Figure 1:: (a) A non-contrast brain computed tomography (CT) scan (axial view) showing a left fronto-parietal intracerebral hematoma, (b) A preoperative CT-angiography (3D reconstruction) showing a giant cortical middle cerebral artery aneurysm of the posterior parietal cortical branch (M1-M4: Corresponds to the segments of middle cerebral artery).
Figure 2:: A 3D reconstruction images of postoperative cerebral computed tomography-angiography showing (a) the aneurysm clips, (b) patent parent vessel with no residual aneurysm (arrow).

DISCUSSION

The MCA is anatomically divided into four segments; sphenoidal or horizontal (M1), insular (M2), opercular (M3), and cortical (M4) segments. The cortical segment is further divided into 12 branches.[5,9,16] MCA bifurcation aneurysms comprise the majority (80–96%) of all MCA aneurysms.[7,16] Distal MCA aneurysms (M3, M4) are exceedingly rare, making up 6–20% of all MCA aneurysms.[7] Cortical (M4) MCA aneurysms are even rarer and their occurrence usually denotes an underlying pathological process (infection or inflammation).[3]

Cortical MCA aneurysms can be mycotic, traumatic, inflammatory (vasculitis), or idiopathic.[1] The idiopathic subtype is extremely rare. In our review of the literature, we identified a total of 15 cases including the present case.[4-8,10,11,16,21] The mean age was 44 years with 80% (n = 12) males. Headache and altered mental status were the most common presentations, followed by ICH and subdural hematoma.[13,17,18,20,22] Concomitant subarachnoid hemorrhage (SAH) was reported in two cases only. Information on aneurysm morphology was available in eight of the 15 cases; seven of the aneurysms were saccular, and one was fusiform. Aneurysm size was reported in nine cases (6 small, 1 medium, and 2 giant). The most common location was the right precentral cortical branch of the MCA. Other locations included the central, angular, and posterior parietal cortical branches. The majority 93.3% (n = 14) of the aneurysms were surgically treated using clipping or trapping whereas endovascular coiling was used in one case only. Good outcomes (neurologically intact) were achieved in 86.6% (n = 13) of the cases [Table 1].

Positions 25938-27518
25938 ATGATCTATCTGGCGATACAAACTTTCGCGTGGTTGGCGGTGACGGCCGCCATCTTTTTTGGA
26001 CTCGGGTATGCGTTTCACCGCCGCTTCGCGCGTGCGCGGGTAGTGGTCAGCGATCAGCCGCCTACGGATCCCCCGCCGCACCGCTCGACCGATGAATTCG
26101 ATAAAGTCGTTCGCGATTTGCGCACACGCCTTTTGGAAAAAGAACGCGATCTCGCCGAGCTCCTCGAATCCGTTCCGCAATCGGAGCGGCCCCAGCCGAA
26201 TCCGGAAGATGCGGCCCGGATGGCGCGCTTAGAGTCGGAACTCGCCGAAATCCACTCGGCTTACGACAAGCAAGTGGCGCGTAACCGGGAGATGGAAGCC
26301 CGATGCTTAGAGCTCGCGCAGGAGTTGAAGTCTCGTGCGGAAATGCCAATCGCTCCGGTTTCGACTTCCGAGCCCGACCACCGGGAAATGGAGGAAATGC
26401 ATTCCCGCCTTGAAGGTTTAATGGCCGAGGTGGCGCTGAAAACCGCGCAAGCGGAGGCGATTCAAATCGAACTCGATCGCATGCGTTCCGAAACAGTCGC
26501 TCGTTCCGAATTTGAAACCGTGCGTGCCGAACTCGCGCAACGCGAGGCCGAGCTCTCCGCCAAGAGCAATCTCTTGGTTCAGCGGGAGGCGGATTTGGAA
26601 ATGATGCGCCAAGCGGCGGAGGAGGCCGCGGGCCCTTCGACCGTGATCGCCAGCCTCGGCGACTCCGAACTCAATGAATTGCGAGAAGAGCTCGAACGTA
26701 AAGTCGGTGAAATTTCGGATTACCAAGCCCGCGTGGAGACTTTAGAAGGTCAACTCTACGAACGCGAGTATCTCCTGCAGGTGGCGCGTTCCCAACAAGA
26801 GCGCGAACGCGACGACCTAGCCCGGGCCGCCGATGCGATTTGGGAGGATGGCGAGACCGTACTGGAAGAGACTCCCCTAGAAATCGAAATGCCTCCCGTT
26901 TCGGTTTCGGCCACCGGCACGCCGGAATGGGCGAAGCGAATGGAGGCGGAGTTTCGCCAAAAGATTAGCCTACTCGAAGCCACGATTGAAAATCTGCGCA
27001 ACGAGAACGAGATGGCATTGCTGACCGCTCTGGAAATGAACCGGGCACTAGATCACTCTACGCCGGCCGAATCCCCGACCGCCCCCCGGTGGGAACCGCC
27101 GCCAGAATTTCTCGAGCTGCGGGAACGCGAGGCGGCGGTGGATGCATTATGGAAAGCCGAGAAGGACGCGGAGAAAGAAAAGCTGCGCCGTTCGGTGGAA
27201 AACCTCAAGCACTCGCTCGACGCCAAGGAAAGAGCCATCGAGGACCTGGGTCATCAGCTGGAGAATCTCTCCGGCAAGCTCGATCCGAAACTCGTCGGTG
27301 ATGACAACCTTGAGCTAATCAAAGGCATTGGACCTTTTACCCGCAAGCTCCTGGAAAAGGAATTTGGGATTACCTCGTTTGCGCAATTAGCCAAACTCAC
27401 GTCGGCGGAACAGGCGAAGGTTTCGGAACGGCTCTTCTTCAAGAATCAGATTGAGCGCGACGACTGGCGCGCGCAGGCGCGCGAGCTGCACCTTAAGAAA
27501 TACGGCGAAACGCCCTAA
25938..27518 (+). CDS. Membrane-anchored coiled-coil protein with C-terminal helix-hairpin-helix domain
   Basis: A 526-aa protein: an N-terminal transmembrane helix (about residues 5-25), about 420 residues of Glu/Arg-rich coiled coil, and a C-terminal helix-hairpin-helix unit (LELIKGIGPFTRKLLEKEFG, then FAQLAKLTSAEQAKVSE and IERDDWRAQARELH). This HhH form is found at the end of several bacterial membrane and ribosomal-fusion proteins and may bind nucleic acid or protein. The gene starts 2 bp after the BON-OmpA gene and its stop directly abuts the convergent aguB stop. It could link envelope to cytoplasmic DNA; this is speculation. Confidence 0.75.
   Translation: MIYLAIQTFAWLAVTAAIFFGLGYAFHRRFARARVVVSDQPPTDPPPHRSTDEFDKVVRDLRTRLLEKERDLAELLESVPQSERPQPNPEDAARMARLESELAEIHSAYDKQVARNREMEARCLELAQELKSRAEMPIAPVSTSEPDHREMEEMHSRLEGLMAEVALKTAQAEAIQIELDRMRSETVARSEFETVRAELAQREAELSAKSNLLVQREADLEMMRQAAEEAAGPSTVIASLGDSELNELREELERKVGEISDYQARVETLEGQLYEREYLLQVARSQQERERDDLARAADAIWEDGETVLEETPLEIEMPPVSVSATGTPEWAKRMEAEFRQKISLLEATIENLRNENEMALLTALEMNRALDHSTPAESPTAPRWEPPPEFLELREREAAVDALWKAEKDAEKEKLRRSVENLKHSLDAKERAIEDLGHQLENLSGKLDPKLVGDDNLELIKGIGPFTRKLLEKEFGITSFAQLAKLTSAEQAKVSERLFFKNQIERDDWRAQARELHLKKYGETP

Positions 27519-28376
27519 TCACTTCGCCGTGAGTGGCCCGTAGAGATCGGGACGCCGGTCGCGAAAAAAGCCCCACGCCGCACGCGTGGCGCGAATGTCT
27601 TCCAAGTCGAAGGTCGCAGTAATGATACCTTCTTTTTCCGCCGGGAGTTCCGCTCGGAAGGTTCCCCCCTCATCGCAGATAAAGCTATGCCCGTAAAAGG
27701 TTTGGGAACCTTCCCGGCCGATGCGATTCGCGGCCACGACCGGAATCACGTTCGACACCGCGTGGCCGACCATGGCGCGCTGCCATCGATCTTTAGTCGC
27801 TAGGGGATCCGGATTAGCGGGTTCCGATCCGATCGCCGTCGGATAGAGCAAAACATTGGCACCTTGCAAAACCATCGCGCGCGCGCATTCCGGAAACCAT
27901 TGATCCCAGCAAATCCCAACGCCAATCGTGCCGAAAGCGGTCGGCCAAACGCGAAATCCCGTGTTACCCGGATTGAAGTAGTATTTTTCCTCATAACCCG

Table 1:: Documented cases with ruptured idiopathic cortical MCA aneurysms.

Morphologically, idiopathic MCA aneurysms tend to have a regular shape and small size, given the low-flow hemodynamics at the distal cortical segments, as opposed to the irregularly shaped mycotic aneurysms. This distinction is prognostically significant given the higher risk of rupture associated with mycotic aneurysms.[3,8,10,11,14,15]

Treatment strategies available for cortical MCA aneurysms involves both endovascular and microsurgical (clipping, trapping with or without bypass) options with no consensus on the optimal management plan. Important factors to consider include patient’s presentation, parent vessel characteristics and aneurysm size, etiology, morphology, and location.[7,12,16] For idiopathic M4 aneurysms, open microsurgical treatment has long been a therapeutic choice, given its ability to maintain the parent vessel patency. Alternatively, endovascular therapy can be used if the parent vessel cannot be preserved with open techniques or the patient is unfit for open surgery. However, the distal location of the aneurysms and the tortuosity of the parent vessel can increase the risk of complications for endovascular interventions.[8]

Idiopathic cortical MCA aneurysms are rare clinical entities and require a treatment approach that is unique to each patient. Similar to other ruptured aneurysms, they require urgent treatment and tend to have good clinical outcomes (functional independence).

CONCLUSION

Idiopathic cortical MCA aneurysms are rare and usually present without SAH. The sudden onset of the ictus in the absence of trauma should raise the suspicion for a potential cortical aneurysm. Given their cortical location, idiopathic saccular MCA aneurysms may favor surgical clipping with good outcomes.

Declaration of patient consent

Patient’s consent not required as patients identity is not disclosed or compromised.

Financial support and sponsorship

Nil.

Conflicts of interest

There are no conflicts of interest.